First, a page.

What is palliative care?
Palliative care is specialized, supportive care for people with serious medical conditions, and focuses on providing relief from the symptoms and stress associated with serious illness. Palliative care is patient and family-centered care, delivered by a team of professionals. The core of the palliative care team includes physicians, nurse practitioners, registered nurses, social workers, pharmacists and chaplains. Palliative care is not merely end-of-life care, but can be included at any phase of treatment and would, ideally, began at the diagnosis of a serious or life-threatening illness and continue throughout the disease process.
Palliative care focuses on the physical, psychological, social, and spiritual aspects of care, with the emphasis being given to the cultural needs, values, beliefs, preferences and wishes of the patient and the family. The palliative care team works to keep the patient informed and educated on the disease process and treatment options, which allows the patient to choose the care and treatment which is the most compatible with the patient’s goals of care. The palliative care team assists the patient in making choices which maximize the patient’s quality of life, as defined by the patient. That is, many patients prefer options which may sacrifice longevity of life, in favor of a higher quality of life.
Typical palliative care referrals involve patients who have been diagnosed with diseases such as cancer, heart disease, lung disease, kidney failure, dementia, stroke, HIV/AIDS and ALS. But while these are the most common situations, the palliative care team can be helpful for any patient who has been diagnosed with a serious, life-threatening illness.
What are the goals of palliative care?
The goal of the palliative care team is to maximize the quality of life for the patient and family. Palliative care focuses on the physical, mental, emotional and spiritual needs of the family and family. The palliative care team works with the patient to prevent and treat symptoms of the disease process and side effects of treatment, such as pain, shortness of breath, fatigue, constipation, nausea, loss of appetite, difficulty sleeping and depression. Studies have shown that patients and their families are more satisfied with patient care and that patients achieve a higher quality of life, when palliative care is involved.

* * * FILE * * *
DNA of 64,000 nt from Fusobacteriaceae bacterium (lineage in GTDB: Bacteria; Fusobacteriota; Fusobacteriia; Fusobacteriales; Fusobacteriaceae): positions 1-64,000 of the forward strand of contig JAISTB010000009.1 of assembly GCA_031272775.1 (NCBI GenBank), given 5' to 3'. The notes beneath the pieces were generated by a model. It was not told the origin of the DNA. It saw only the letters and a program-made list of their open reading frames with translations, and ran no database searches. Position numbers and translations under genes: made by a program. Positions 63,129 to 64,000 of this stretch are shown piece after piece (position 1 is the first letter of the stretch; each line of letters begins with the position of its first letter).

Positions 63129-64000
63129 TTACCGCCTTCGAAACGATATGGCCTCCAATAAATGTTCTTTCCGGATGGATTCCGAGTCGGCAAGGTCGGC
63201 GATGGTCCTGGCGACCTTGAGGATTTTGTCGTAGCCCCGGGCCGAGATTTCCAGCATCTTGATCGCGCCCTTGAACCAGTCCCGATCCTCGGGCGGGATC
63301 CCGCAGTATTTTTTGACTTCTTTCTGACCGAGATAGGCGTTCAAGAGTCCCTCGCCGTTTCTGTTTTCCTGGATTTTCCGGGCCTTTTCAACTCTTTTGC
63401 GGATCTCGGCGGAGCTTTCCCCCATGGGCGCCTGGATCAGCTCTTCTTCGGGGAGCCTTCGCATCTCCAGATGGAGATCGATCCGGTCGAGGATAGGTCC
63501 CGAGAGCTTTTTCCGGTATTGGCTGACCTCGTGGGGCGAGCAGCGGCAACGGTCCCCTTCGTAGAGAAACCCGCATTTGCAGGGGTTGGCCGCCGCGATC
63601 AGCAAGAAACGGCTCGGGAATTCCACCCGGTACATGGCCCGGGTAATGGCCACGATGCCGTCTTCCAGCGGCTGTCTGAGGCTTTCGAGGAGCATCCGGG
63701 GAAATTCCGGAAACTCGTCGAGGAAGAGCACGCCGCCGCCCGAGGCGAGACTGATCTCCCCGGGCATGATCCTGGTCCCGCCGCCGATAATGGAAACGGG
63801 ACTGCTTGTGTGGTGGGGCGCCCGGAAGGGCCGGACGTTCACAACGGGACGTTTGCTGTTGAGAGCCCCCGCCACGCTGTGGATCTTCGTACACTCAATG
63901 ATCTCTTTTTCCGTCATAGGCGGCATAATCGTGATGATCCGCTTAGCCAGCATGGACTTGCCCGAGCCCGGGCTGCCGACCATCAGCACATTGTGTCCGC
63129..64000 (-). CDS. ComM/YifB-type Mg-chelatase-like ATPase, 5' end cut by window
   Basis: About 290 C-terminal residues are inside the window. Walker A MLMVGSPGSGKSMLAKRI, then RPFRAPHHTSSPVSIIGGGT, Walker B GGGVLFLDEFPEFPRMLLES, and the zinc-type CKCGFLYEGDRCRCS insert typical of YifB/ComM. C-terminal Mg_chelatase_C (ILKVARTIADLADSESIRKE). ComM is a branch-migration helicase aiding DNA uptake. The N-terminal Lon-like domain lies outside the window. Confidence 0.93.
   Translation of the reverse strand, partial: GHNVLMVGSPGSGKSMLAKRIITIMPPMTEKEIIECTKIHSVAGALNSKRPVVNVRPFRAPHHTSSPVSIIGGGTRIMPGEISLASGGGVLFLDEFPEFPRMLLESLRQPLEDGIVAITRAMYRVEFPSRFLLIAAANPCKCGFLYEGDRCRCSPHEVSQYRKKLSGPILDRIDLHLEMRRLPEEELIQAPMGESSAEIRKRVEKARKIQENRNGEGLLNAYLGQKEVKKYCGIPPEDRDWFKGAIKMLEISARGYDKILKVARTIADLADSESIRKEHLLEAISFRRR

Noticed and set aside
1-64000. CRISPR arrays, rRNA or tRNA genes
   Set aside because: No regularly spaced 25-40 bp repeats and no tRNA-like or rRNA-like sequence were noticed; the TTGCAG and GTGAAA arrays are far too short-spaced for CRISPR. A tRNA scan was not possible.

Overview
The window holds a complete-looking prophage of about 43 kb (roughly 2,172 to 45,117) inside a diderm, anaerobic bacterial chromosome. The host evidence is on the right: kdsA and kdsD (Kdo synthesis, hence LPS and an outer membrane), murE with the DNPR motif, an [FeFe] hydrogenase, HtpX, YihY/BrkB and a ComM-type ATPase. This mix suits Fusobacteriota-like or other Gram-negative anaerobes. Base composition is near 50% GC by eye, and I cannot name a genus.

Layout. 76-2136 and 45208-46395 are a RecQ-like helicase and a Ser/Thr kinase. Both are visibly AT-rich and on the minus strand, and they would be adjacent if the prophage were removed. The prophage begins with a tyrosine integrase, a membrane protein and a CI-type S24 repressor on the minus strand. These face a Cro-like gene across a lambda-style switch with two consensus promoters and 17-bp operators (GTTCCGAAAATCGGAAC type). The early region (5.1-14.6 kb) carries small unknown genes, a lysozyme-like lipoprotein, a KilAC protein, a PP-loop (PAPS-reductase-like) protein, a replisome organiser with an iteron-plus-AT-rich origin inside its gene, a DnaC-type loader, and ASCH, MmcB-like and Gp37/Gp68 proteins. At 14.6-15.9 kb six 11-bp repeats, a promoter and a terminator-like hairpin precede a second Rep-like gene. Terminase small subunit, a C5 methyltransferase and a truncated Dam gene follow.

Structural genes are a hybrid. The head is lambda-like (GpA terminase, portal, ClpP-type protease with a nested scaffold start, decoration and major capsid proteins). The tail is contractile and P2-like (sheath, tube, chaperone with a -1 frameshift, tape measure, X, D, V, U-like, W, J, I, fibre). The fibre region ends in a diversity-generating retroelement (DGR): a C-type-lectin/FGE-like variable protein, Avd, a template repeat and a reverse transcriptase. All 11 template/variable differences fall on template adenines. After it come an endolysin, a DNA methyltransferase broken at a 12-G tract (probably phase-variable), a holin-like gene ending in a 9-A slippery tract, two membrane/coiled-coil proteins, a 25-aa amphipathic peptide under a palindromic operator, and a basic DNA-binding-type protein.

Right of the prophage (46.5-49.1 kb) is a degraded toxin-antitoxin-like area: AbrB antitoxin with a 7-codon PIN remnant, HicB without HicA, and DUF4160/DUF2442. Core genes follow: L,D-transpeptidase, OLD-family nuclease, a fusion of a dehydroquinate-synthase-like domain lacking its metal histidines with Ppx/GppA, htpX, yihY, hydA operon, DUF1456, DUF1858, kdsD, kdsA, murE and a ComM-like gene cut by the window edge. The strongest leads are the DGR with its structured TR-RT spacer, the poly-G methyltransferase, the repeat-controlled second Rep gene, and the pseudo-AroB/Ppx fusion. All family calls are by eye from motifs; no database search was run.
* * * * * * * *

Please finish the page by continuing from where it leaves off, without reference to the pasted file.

The palliative care team also frequently engages patients and their support teams in advance directive conversations, to ensure that the medical care being delivered is consistent with the wishes of the patient and also to ensure that the patient’s support system is aware of the patient’s wishes regarding care. One of the most precious gifts anyone can give is making their loved ones aware of their wishes regarding end of life care, as this relieves those loved ones from the burden of making difficult end-of-life decisions for their loved ones.
What is the difference between palliative care and hospice care?
Both palliative care and hospice care provide comfort measures for the patient and family. The two terms involve some overlap and are sometimes erroneously treated as being synonymous. Hospice care has been around for a long time, with the goal of caring for, and keeping patients comfortable, after treatment efforts have been exhausted, with a focus simply on providing comfort during end-of-life care. Hospice generally involves patients with a life expectancy of six months or less, and is for patients for whom cure is no longer an option.
Palliative care, in contrast, addresses the care and treatment of a much more broad range of patients, including those patients who are only at the beginning of their journey with a serious, life-threatening illness. The palliative care team involved with the patient and the patient’s support system throughout the course of the illness can assist the patient with informed decision-making that maximizes quality-of-life and patient autonomy. Palliative care differs from hospice in that palliative care can be utilized along with measures which involve aggressive treatment of a disease.
How do I know if palliative care is right for me or my loved one?
Palliative care is available from the time of diagnosis. The palliative team can also help you or your loved ones with the transition to hospice and end-of-life care if treatments are no longer working. Please talk with your doctors to determine a plan together. Palliative care provides symptom relief as well as emotional support. A team of providers can help improve the quality of life by addressing:
- Spiritual needs
- Psychological wellbeing
- Pain from cancer and its treatments
Research shows that this approach can benefit the patient.
Who do I contact for more information about palliative care?
The palliative care team consists of an interdisciplinary, dedicated group of health care professionals working together to meet the goals of our patients and families. For more information, please call 251-435-CARE (2273).